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Discussion Starter · #1 ·
All,

I am in need of some wisdom from the community of commuters... I have recently begun commuting however due to a new baby, doing my masters, and trying to sleep in there I have found that commuting regularly is a challenge so my question is how does everyone do it? How do you fit it all in? I need to get up at 4:30 am (and earlier with my next job location being 25 miles away, I work construction and my job location changes every couple of years). So any advice is appreciated.

Thanks,

JT
 

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Don't get too worked up about it. It sounds as if you have your priorties straight. The new baby, your masters and sleep are more important than commuting by bike. If a bike commute can't be fit in, then don't bike commute.

That said, here's a few things that help me.
1) My mornings can be pretty tight, but my evenings less so. I try to have all my prep work for the commute done at night when I have time vs in the AM when I don't. I load my backpack, lay out the bike togs, pump up my tires, etc so that when the alarm goes off I toss on the stuff I laid out and get on the bike and ride.
2) I sometimes multi-modal commute. This only saves me about 10 minutes but YMMV.
3) Some days I don't bike. If I have family conflicts like band concerts, scout meetings, sports practices...etc, I get in the car.

Scot
 

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I commute because of our new baby (actually a year and a half old already). It is about the only riding I can afford to manage--- so I bike year around--- winter, snow, ice, rain.... I love it all. Unlike "regular" fairweather riding, I am FORCED to be out in all weather. I would never "choose" to ride in extreme conditions--- but I never ever regret it.

I managed a 20 mile commute a few years ago before relocating. I rode a fixed beater--- so no bike worries, no maintenance, no concern for the weather. In the morning, I could manage it in 1:05, since it was generally with the wind, and it was more downhill than up. It took marginally more time than driving. It was much less time than hitting the gym on the way home (and driving).

You have some real challenges, given your circumstances. Good luck. Maybe the best approach is to commute a certain percent of the days.
 

· No Crybabies
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not all or nothing

I used to think that it had to be all or nothing, or that I had to live up to the standards of some of the other more notable commuters here on this forum. But, you don't. Don't feel like you have to ride every day, all the way, or let other things like not having a certain bike, etc., hold you back. If you can get going doing it only 1 or 2 days a week, then start with that. There are plenty of options. Drive with your bike half way, then ride from there. Ride part way, then jump on a bus, if it has a bike rack. Drive to work with your bike, then ride home, then ride to work the next day, and drive home. Lots of options.

Getting up early is a good way to go. I usually leave home in the morning before my kids get up, whether I ride or drive. So, I may as well get up earlier, ride to work, then maybe I can leave work a bit earlier and get home in time to spend plenty of time with them in the evening.

Just get going and try it. You'll figure something out, even it it's not for every day. I'd bet there are plenty of people on this forum who do not ride every day.
 

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My simple advice: Put on your cycling clothes as soon as your feet hit the floor before you've really woken up. That way your primary plan is to commute by bike and you have to change your mind, and your clothes, if you don't. Most mornings it is easier for me to just head out the door and get on the bike than re-plan things and change clothes. I've yet to regret a day of riding in the years that I've been commuting as much as possible by bike. Some days however it is necessary to pull off the cycling clothes and grab the car keys...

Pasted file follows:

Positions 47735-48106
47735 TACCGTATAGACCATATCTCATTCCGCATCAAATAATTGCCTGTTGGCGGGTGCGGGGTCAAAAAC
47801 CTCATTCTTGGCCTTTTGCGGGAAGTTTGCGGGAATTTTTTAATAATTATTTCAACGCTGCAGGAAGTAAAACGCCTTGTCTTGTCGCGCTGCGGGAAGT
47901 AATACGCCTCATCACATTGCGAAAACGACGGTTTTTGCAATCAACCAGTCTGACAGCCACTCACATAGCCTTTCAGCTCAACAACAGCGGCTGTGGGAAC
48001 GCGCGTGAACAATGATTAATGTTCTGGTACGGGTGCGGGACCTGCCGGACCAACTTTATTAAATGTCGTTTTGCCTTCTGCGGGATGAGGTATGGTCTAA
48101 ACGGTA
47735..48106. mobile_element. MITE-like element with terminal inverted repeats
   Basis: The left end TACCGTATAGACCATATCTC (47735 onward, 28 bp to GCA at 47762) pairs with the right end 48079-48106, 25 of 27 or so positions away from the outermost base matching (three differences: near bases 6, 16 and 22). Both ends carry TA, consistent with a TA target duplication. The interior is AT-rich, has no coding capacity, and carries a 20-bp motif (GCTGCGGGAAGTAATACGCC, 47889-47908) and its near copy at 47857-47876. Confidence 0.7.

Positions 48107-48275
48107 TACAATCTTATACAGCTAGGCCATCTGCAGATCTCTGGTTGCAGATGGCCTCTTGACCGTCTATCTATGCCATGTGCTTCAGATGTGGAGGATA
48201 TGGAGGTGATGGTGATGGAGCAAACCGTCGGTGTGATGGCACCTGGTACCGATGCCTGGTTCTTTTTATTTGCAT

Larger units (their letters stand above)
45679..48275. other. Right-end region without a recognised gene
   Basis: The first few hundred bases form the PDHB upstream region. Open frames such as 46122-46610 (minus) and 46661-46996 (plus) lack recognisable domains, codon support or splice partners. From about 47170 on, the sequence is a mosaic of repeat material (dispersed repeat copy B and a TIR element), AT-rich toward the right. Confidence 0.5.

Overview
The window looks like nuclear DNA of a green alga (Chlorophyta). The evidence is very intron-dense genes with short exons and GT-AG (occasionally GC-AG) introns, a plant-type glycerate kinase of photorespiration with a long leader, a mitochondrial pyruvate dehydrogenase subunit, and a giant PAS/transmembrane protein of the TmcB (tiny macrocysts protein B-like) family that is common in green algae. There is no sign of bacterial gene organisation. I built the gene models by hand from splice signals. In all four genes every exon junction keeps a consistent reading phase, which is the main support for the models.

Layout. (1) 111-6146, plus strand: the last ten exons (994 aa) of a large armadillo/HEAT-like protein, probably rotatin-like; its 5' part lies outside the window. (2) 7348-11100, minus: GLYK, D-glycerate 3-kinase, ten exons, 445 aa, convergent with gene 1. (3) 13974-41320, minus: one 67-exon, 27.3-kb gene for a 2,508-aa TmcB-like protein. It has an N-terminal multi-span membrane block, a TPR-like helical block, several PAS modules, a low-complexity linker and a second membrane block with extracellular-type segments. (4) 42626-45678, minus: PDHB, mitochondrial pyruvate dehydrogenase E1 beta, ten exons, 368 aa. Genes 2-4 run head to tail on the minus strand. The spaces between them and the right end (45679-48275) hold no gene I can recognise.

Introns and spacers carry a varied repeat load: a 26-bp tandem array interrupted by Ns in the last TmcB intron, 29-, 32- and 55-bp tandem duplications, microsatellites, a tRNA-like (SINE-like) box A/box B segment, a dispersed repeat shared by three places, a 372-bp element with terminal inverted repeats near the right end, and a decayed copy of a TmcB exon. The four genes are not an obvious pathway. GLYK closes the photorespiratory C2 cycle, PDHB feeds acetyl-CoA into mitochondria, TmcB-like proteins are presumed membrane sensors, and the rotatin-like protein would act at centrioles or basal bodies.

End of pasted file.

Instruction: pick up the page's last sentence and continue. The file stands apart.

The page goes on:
singlecross
 

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I've always liked the idea of a mixed auto/bike commute.

Either drive part way, park where it is free and ride the rest OR drive in, ride home, ride in, drive home..............

Lots of ways to skin the commuting cat.
 

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Fixed said:
....some of the other more notable commuters here on this forum......
:blush2:

Although I'll point out that you are right up there on the extreme cyclist rankings and quite a few years where you were at the top.
 

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Discussion Starter · #8 ·
Thanks all for the advice, I think I am going to drive the new commute soon to see if there is an easy spot to ride to and leave the truck at. I agree completely with getting up earlier, if I am up and my wife is asleep why not just get up earlier to ride, its just the whole getting to bed early enough which is hard. :)
 

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I have never regretted a commute.

There are days when the commute was epic such as tropical storms in Hawaii, heavy thunderstorms in Virginia, opening day of deer season in South Carolina, and snow/sleet in Washington State. I have been miserable while commuting, but when I roll in to the garage or arrive at work, I am glad I rode.

My current commute is 21 miles each way. This time of year there is a 30 degree difference in temps between the morning and afternoon so clothing choice is a challenge. I lay out my cycling stuff in the spare bedroom the evening before so I can quickly get dressed at 4:45am. The first ten minutes after arriving home in the afternoon are spent getting the bike ready to go for the next morning. Once a week I will lube and wipe down the chain unless the weather requires it more frequently. I use heavy tubes (28-38mm) in 25mm Conti Ultra Gatorskin tires so I can go 4-5 days between pumping the tires back up to 115#. I have a Niterider HID headlight with a water bottle battery. It is good for 3.5 hours when I use the tail light. I charge it every night. I don't leave the house in the morning without a round trip worth of battery life. I also use a Planet Bike battery tail light for a backup to the Niterider Universal tail light.